September saw an alarming rise in the rounding up and detention of Afghan refugees in Pakistan. Authorities cite illegal immigration and rising crime as the reason behind the crackdown. However, even those with documentation – some 1.4m, according to the United Nations High Commissioner for Refugees, the refugee agency – are being taken away by police, community leaders say.

Activists, offering a clearer picture, say that some of those rounded up had Proof of Registration cards and Afghan Citizenship Cards, but that these had expired. The recent uptick in arrests follows a rise in tensions between Afghanistan and Pakistan after the banned Tehrik-e Taliban Pakistan carried out a cross-border attack on security check-posts in Chitral. So, are these refugees merely scapegoats, who are paying the price for geopolitical disputes and terror attacks that they are not responsible for? Are they being targeted simply because they are Afghan?

It is ironic that Pakistan frequently urges other nations to open their doors to refugees. Yet, the treatment meted out to refugees within its borders often seems incongruous with these pleas. Pakistan is not a signatory to the 1951 Geneva Convention. Instead, it operates under the Foreigners Act, which empowers the authorities to arrest, hold, and deport foreigners, including refugees and asylum seekers, who do not possess valid documentation.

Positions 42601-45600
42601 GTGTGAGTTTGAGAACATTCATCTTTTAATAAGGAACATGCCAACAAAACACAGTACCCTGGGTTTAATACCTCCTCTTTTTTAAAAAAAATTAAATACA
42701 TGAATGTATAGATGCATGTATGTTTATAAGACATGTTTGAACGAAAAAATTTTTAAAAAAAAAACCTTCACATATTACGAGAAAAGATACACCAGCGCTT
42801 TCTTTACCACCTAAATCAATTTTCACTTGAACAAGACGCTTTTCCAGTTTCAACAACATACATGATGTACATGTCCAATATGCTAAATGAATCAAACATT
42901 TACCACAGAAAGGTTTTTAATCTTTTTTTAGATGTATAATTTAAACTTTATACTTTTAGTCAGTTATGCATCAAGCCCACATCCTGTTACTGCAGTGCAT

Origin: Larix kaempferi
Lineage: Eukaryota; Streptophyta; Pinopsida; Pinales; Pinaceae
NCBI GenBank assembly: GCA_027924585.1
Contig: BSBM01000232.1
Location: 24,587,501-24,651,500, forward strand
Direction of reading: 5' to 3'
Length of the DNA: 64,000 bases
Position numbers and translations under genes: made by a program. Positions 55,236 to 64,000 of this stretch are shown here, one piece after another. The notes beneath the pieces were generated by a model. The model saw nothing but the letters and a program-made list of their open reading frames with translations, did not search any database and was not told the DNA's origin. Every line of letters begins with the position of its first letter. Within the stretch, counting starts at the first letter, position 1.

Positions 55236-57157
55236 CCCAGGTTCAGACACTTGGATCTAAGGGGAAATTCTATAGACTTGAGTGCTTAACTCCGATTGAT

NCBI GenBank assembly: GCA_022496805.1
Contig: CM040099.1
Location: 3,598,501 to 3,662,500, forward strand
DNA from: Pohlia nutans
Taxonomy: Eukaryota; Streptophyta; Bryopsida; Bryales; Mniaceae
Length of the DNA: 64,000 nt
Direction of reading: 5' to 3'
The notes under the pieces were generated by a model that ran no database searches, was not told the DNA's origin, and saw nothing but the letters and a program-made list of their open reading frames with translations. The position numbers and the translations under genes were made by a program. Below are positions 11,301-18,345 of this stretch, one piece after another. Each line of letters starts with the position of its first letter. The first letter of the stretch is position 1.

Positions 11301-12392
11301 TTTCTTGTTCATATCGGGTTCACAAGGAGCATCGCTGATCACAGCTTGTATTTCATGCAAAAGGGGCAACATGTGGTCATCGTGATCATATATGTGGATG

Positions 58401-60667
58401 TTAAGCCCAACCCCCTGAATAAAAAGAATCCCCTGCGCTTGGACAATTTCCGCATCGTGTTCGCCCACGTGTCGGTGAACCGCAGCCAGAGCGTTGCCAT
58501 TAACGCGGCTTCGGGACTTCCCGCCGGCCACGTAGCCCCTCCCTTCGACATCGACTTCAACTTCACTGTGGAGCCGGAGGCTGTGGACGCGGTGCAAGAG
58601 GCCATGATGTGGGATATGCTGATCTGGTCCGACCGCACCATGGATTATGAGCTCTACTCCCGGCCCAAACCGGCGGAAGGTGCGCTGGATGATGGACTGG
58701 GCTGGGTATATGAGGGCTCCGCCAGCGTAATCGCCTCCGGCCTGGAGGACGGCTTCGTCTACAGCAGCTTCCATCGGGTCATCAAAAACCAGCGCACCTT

While the authorities must root out criminal elements and prevent illegal immigration, this broad-brush approach is problematic on two counts: first, it tarnishes Pakistan’s global image, and second, it alienates a community that has sought shelter on our land for decades. There are a number of ways to deal with this. The authorities must ensure transparency regarding their operations; these must be based on evidence, not prejudice. Secondly, the Foreigners Act must be re-evaluated to include a more humanitarian approach to dealing with refugees, in line with international norms.

Thirdly, Islamabad and Kabul would do well to engage in constructive dialogue and arrive at solutions that address the root cause behind continued tensions so that the refugees can be spared unjust scrutiny. And lastly, but perhaps most importantly, the basic human rights of the Afghans should be respected, regardless of documentation status. While national security is paramount, it must not come at the cost of human lives, and a tarnished international reputation. A balanced, compassionate and evidence-based approach is the need of the hour.

This article was first published in Dawn.